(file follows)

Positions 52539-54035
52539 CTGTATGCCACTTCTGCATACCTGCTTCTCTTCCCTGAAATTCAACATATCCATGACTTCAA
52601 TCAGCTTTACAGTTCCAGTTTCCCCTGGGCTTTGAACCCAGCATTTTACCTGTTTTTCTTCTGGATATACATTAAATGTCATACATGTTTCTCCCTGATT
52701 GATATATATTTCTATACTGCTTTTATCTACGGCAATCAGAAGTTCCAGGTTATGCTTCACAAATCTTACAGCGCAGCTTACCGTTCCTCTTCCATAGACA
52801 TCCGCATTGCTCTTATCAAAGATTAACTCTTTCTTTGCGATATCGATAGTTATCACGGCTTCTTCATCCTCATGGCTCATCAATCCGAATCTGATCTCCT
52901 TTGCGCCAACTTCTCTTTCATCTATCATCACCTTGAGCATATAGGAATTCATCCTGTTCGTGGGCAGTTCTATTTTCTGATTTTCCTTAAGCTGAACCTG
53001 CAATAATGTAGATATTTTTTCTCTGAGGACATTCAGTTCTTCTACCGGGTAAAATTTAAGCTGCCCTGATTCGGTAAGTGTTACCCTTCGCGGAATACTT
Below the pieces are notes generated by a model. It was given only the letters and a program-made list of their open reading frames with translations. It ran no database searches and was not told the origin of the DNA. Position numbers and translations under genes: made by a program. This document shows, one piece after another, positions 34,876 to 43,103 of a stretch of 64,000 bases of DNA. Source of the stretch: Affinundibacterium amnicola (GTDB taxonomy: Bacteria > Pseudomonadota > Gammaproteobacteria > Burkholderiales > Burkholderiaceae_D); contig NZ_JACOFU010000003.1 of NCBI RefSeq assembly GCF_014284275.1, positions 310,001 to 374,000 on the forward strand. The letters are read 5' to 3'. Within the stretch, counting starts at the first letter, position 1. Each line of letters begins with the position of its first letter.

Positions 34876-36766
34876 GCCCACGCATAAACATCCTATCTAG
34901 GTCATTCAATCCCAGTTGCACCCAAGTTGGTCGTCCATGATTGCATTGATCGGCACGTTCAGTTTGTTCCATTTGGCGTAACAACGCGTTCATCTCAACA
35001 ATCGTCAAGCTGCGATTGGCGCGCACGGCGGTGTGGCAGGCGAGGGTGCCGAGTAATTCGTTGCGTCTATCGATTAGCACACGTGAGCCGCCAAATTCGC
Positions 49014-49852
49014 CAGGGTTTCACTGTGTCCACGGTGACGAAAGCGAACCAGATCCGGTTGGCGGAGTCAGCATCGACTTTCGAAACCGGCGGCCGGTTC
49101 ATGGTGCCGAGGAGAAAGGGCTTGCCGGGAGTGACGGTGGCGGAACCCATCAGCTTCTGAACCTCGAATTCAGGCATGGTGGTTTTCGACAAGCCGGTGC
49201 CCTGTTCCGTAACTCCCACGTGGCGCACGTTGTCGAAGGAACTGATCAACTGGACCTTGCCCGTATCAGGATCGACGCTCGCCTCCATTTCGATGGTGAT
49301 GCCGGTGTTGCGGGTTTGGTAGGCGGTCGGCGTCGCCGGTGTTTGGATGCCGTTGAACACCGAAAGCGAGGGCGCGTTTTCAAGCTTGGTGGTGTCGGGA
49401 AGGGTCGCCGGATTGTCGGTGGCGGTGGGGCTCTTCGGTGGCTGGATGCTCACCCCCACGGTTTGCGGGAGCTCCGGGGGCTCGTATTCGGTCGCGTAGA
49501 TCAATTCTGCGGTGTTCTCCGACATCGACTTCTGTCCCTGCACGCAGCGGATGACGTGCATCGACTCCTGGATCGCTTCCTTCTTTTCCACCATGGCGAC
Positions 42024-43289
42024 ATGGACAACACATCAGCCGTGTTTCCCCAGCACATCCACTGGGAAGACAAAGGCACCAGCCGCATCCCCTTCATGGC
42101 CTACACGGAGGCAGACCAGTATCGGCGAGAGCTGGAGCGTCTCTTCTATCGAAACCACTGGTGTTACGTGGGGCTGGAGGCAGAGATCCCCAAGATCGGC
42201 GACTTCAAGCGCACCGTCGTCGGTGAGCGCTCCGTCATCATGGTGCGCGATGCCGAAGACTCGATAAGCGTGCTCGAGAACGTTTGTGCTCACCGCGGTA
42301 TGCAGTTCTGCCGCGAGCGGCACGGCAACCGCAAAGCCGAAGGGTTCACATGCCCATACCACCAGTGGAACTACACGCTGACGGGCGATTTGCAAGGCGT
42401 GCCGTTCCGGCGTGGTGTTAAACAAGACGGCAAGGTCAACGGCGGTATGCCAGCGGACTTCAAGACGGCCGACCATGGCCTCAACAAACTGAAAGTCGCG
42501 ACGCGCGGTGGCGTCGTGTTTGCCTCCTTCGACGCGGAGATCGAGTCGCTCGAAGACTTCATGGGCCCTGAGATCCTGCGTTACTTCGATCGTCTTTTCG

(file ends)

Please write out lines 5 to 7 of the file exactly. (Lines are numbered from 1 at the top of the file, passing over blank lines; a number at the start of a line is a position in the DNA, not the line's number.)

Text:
52801 TCCGCATTGCTCTTATCAAAGATTAACTCTTTCTTTGCGATATCGATAGTTATCACGGCTTCTTCATCCTCATGGCTCATCAATCCGAATCTGATCTCCT
52901 TTGCGCCAACTTCTCTTTCATCTATCATCACCTTGAGCATATAGGAATTCATCCTGTTCGTGGGCAGTTCTATTTTCTGATTTTCCTTAAGCTGAACCTG
53001 CAATAATGTAGATATTTTTTCTCTGAGGACATTCAGTTCTTCTACCGGGTAAAATTTAAGCTGCCCTGATTCGGTAAGTGTTACCCTTCGCGGAATACTT